I am guessing that you are referring to a worker's compensation policy, as that type of provision is almost universally found in those policies. You can appreciate that a lot of employers low-ball the number of employees, their wages and change the job descriptions to obtain a lower premium. The insurers are allowed to see the actual figures after the fact and to make adjust- ment to the premiums based upon actual practice.
The defense? If indeed this is worker's comp, then your defense are: 1) make sure that the audit isn't too late under the terms of the policy; and 2) is to show that the premium audit is incorrect, in terms of job classifications and actual payments made. Insurance companies make mistakes too.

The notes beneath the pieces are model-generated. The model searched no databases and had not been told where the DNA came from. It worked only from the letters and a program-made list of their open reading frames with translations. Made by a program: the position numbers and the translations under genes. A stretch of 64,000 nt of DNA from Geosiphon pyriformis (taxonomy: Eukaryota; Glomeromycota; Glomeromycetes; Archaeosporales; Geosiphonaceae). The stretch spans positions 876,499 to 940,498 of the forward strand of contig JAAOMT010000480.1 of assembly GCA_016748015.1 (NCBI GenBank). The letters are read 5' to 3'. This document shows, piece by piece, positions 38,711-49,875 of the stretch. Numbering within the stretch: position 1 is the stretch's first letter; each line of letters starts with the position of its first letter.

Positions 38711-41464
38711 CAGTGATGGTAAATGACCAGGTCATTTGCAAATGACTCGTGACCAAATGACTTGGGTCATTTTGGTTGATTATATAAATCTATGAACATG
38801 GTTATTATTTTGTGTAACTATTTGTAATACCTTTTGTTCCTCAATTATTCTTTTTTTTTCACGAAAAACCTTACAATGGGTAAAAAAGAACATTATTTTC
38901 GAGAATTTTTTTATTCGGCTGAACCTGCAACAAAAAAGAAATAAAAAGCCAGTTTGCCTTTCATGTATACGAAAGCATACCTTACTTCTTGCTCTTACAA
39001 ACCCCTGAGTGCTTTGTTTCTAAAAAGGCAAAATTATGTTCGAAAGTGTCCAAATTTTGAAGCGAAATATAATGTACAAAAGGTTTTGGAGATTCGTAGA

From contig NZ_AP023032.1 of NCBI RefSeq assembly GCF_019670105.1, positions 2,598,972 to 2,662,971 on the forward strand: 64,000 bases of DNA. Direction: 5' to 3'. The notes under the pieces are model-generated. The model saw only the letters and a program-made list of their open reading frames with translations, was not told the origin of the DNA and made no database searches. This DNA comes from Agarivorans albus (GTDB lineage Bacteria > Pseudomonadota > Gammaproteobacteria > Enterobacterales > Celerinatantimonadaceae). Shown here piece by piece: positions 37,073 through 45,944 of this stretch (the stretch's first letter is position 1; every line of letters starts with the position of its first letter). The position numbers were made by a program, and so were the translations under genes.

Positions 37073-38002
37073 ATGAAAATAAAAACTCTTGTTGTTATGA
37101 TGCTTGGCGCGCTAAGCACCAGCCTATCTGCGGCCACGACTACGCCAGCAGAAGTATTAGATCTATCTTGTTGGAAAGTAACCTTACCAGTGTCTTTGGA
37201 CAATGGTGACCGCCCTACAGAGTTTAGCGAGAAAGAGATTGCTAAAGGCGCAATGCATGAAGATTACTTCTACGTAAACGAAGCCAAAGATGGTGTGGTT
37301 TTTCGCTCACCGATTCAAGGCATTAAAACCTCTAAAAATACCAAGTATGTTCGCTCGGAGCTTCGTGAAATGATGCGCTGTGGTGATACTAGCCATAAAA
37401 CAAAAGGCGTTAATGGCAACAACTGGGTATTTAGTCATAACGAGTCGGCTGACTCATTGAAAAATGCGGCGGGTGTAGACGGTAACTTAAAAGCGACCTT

I hope you found this response to be of assistance.
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